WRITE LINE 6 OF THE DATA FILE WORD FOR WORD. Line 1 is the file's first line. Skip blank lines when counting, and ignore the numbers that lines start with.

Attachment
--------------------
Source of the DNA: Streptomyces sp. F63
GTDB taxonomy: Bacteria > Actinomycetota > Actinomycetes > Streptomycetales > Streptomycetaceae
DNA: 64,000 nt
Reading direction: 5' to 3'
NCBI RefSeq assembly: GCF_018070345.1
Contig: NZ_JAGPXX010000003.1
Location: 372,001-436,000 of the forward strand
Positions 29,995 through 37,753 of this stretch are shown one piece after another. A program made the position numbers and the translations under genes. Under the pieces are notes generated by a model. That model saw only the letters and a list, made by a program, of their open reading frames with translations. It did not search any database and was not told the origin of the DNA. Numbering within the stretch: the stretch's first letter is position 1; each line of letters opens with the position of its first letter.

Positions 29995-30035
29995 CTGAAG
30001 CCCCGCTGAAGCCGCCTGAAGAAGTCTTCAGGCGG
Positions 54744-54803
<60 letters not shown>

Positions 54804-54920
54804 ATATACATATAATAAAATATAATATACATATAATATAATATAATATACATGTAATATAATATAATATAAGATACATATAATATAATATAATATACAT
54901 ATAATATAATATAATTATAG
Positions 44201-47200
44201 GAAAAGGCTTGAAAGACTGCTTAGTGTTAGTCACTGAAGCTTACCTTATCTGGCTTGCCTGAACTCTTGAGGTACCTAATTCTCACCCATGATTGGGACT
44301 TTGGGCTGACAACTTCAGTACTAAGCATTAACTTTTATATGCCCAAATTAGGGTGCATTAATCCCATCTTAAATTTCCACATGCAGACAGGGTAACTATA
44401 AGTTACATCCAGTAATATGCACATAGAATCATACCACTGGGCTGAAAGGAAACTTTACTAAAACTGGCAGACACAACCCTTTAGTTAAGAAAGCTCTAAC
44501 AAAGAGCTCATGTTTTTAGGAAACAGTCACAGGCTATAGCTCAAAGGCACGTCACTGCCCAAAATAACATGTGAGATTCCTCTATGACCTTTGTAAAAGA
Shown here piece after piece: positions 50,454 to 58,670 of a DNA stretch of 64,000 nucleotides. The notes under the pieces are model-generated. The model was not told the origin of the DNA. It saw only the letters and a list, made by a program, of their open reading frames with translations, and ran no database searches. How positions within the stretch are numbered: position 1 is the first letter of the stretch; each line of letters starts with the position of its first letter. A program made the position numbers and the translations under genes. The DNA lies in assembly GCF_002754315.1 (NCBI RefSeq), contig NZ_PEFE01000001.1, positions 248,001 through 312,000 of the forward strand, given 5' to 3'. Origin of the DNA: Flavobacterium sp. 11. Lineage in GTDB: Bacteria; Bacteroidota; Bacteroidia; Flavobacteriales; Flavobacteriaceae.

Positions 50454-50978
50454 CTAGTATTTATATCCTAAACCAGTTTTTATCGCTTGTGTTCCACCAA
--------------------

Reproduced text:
Contig: NZ_JAGPXX010000003.1